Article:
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Yugoslavs React Quietly to Deal

June 3, 1999

BELGRADE, Yugoslavia (AP) _ There was neither dancing in the streets nor an outpouring of grief Thursday after Belgrade residents heard that Slobodan Milosevic had agreed to NATO demands and Serb troops would be leaving Kosovo, Serbia’s ancient heartland.

As the Yugoslav government strived to present its acceptance of Western peace terms as a wise and timely decision, some wondered whether more than 2 1/2 months of NATO bombings were really necessary.

``All I really wish is that this all ends as quickly as possible,″ said Draga Milosavljevic, a 56-year-old saleswoman in a Belgrade grocery store.

``But if what was accepted today is the same offer as two months ago, then it was criminal to let the country be crippled and devastated _ so many people got killed, for what?″ she said.

Judging from the gloom that prevailed among lawmakers in the Serb parliament as it endorsed a peace plan brought here by Russian and European Union peace envoys, the deputies knew it was a capitulation.

On the surface, Thursday was no different from any other day since NATO airstrikes began on March 24 _ sonic booms from allied jets rocked the capital, and air raid sirens sounded daytime alerts and all-clears.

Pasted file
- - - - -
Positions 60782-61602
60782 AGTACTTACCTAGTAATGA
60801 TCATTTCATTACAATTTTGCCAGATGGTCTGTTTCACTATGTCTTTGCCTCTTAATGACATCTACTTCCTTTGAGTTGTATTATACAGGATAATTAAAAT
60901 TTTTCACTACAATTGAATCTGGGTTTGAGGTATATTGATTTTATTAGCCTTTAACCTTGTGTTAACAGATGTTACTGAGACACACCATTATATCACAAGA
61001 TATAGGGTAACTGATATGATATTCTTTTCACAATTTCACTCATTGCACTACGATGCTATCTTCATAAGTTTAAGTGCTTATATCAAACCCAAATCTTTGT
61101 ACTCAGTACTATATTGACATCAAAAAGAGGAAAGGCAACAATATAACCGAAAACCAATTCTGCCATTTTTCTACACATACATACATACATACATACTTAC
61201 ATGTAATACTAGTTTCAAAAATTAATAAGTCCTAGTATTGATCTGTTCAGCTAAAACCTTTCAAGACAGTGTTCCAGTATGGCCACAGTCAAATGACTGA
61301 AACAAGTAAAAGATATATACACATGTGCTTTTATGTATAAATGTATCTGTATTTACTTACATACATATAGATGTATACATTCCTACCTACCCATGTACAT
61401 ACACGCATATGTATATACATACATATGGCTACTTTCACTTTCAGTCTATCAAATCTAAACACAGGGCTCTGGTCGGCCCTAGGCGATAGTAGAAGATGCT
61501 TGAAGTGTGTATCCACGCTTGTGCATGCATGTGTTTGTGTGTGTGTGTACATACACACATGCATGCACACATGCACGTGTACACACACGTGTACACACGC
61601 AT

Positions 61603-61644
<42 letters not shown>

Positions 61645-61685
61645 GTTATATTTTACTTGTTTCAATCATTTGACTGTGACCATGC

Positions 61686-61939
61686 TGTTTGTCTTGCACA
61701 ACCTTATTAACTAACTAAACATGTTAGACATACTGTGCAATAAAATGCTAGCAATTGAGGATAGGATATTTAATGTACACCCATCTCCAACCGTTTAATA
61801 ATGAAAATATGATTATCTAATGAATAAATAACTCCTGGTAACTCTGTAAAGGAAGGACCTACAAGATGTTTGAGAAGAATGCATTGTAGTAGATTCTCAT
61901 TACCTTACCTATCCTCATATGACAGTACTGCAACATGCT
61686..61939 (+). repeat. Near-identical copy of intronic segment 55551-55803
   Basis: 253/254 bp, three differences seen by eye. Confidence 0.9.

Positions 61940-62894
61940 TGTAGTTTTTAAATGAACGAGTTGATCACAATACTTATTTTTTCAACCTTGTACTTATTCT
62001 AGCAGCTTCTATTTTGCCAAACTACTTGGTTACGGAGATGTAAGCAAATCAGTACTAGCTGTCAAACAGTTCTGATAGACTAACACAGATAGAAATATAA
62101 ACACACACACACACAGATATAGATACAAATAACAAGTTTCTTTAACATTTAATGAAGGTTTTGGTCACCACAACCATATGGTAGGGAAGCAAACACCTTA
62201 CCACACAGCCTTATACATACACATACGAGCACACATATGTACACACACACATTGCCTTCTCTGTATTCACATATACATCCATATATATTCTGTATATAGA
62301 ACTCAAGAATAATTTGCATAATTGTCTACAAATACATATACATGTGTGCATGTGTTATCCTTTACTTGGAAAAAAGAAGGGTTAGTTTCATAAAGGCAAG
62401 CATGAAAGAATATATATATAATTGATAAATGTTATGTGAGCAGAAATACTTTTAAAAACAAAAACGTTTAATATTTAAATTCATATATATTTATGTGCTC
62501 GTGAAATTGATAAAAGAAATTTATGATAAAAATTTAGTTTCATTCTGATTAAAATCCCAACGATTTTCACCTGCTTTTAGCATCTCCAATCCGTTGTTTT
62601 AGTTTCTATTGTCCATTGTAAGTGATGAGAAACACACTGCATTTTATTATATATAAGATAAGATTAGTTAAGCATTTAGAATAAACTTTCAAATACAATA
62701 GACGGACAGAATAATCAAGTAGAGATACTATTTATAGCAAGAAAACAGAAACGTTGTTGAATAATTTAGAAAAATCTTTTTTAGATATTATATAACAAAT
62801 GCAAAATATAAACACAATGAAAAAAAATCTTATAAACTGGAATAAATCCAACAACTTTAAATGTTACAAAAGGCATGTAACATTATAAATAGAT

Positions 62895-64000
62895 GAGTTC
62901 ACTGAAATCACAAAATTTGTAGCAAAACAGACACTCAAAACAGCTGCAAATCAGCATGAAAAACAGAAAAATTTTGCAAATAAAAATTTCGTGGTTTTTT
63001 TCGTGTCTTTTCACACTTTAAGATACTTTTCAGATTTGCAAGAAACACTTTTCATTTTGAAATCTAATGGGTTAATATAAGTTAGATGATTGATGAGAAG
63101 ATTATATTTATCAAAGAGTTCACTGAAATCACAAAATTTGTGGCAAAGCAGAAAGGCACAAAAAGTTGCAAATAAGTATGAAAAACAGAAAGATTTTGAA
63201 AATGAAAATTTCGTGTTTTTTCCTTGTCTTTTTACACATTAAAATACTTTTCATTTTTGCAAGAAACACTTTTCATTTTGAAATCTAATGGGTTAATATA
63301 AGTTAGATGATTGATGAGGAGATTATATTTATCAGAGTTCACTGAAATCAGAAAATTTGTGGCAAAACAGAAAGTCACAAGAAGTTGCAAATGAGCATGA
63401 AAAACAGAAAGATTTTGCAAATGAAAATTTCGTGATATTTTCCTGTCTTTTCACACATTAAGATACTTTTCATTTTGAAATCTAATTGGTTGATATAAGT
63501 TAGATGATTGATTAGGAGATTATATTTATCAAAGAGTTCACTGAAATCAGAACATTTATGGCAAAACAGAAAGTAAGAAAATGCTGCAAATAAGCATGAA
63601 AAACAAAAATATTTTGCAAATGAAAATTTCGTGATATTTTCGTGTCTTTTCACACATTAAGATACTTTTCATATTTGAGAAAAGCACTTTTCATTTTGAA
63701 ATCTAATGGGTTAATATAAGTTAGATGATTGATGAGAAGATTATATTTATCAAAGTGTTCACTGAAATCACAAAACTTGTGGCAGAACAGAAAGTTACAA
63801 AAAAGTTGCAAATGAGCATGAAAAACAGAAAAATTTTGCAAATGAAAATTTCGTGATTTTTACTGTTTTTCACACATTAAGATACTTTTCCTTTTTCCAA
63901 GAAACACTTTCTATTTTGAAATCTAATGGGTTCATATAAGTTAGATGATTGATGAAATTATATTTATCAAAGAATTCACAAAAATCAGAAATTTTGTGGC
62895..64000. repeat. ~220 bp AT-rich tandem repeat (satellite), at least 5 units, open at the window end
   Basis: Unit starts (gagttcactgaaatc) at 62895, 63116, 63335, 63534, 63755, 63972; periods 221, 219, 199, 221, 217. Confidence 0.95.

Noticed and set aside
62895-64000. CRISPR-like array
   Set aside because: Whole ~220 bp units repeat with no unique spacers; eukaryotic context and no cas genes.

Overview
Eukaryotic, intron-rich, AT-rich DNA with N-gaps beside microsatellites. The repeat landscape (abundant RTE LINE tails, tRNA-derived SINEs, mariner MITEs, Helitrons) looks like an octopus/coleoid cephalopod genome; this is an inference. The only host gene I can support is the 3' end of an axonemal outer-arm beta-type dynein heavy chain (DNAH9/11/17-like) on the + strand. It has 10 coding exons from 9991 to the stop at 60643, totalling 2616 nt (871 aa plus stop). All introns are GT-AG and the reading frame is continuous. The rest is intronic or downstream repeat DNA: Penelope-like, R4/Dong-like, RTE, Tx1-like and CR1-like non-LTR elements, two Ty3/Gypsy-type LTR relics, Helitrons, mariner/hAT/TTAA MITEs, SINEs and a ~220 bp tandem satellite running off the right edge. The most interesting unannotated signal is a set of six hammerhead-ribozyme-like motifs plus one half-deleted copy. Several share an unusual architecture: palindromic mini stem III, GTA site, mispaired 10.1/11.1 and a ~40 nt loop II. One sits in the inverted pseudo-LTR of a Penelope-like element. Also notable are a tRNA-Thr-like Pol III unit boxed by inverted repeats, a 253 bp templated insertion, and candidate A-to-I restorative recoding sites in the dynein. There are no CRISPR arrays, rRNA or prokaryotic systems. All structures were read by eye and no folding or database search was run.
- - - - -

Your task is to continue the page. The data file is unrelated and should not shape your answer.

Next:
Night after night of air raids and bombings have frayed the nerves of Milosavljevic and others. Milosavljevic admits all she wishes for now is calm sleep for her granddaughter, awakened every time NATO blasts shake the city.

Others said they had seen the capitulation coming.

``Whenever tragedy is inevitable, he gets the parliament to do the dirty job for him,″ said Dusan Gajic, 29, a college student. ``It’s common knowledge Milosevic always ruled without consulting even his closest associates _ he decided the destinies of millions for them.″

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